"Stuart (Lancaster) has been amazing for the group in terms of what he delivers for the group as a coach on the field, Felipe (Contepomi) has been a brilliant addition, we're going to lose John (Fogarty), but Robin McBryde comes in next year. A fresh voice, fresh ideas. He's in the hotbed of the World Cup and might have things we can learn from that as a group.
"Hugh Hogan (collision coach) has been a great addition as well, you hear a lot of players talk about the work he does with them individually to make sure guys are as good as they can be.
"That's the big crux for us, I'm not going to be cliched, but we need to give them everything possible so they can deliver.
"Then it's just feeding into the culture part of it, the support and the players, what it represents for them to play on the weekend, that they understand what their piece in the bigger jigsaw is.
"You've guys that are highly motivated playing for the team, if you've guys going through the motions it's not going to be a nice team to support. It's important we're always guarding against that, so the competition piece is important."
The realistic chance of silverware helps.
Cullen doesn't define his success by the flow of trophies, but the retention of the PRO14 is an endorsement of all the decisions that he and his team have made.
Not that he'll forget the disappointment of St James' Park in a hurry.
"It's still an amazing achievement to get to two finals. Now that we're here, we want to win them," he said.
"We were distraught, I don't know what the word to describe it is, after losing that game, for so many different reasons. It was almost like you need to get out of that hangover, but you know it's going to be there for us for a long time.
"The following day, I lost a European final before with Leicester, and I walked into my local park and who did I meet only Eoin Reddan, who was playing for Wasps that day.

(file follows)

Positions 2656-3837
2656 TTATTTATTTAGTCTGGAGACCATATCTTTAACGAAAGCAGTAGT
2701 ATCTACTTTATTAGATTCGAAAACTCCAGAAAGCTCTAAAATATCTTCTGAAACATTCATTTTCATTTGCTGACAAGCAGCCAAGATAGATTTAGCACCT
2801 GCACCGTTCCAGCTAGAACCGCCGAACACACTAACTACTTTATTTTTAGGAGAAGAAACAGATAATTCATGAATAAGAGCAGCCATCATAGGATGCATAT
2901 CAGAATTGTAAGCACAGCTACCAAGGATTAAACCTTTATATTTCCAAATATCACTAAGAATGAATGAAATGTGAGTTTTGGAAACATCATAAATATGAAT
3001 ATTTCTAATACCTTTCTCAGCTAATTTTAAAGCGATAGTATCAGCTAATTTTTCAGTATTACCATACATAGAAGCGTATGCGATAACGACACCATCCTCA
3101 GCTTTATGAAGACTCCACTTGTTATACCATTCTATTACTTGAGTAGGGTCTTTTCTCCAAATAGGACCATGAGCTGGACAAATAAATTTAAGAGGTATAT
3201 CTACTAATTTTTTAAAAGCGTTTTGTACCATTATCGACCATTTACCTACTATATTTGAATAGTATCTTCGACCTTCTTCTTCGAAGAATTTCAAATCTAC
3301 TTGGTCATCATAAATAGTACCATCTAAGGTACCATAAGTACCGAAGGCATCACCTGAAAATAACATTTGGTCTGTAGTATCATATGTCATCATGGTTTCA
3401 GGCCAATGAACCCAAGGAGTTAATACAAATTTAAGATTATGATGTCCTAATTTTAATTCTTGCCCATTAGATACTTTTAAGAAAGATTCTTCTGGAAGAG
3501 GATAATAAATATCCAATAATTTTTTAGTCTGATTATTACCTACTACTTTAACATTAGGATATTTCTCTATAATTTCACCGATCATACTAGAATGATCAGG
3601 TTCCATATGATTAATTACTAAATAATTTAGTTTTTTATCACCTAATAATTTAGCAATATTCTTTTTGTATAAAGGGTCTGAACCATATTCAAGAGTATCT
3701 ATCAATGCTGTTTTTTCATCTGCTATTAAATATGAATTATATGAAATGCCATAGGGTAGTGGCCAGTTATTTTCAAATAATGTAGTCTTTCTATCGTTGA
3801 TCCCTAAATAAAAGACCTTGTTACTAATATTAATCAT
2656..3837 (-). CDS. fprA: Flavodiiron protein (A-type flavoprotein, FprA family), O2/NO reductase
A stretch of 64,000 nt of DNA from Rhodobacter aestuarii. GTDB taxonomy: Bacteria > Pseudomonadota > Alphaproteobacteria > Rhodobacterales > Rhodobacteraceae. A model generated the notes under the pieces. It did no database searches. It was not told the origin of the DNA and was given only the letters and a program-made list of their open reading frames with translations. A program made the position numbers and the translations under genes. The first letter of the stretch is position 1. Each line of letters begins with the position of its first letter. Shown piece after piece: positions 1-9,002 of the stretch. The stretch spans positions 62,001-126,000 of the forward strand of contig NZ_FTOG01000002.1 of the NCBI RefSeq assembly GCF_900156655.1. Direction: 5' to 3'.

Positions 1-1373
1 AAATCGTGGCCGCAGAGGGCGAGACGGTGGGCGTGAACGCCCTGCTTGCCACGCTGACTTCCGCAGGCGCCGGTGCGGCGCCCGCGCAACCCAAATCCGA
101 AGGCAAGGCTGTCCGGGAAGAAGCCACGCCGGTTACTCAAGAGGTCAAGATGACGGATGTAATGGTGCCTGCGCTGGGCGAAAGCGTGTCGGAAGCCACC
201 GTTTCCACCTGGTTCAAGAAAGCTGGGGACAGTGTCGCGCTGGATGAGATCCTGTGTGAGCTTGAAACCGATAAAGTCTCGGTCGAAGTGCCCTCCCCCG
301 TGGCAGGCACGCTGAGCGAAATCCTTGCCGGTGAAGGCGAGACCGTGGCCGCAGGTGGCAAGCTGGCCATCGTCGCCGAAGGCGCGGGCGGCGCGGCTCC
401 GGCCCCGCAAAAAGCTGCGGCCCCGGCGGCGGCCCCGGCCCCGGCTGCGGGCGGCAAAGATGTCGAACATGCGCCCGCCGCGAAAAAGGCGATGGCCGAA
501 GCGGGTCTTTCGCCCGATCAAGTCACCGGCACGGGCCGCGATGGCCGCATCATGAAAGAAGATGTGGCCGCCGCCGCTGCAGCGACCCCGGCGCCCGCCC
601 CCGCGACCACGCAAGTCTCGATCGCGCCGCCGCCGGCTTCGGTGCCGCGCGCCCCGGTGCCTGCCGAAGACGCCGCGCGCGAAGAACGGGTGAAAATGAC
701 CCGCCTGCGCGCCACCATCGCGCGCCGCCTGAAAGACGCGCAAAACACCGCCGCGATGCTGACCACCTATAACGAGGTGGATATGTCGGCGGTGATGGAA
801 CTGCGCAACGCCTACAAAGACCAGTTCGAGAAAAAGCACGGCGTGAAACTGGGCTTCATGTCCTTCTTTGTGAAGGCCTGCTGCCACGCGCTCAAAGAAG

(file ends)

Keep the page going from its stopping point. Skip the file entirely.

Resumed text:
"I was like, 'oh brilliant, seeing you reminds me of the last time we lost a European final!'
"Some of the things I remember in the preparation of that week, that's the thing - we need to make sure we're doing everything in our power so you look back on it... Johnny (Sexton) mentioned regrets, those regrets are there forever.
"But, as he also said, we've been to four finals in the last two years and winning three has a nicer ring to it than two wins."
Four years ago Cullen was facing into his first season as head coach having taken over from Matt O'Connor.
He did so with a young, inexperienced coaching ticket and on the back of another Irish World Cup quarter-final exit his team endured their worst European campaign and were denied the PRO14 title by Connacht.
The lessons of that season are there to be learnt. Europe kicks off two weeks after the final in Yokohama and however Ireland go there'll be a hangover to deal with.
A dip would be a natural part of the cycle, but, while he'll enjoy his reunion, Cullen will soon put all of his efforts into sustaining the success and keeping the blue dynasty at the top of the European game.
You wouldn't bet against a three-in-a-row in Cardiff next year.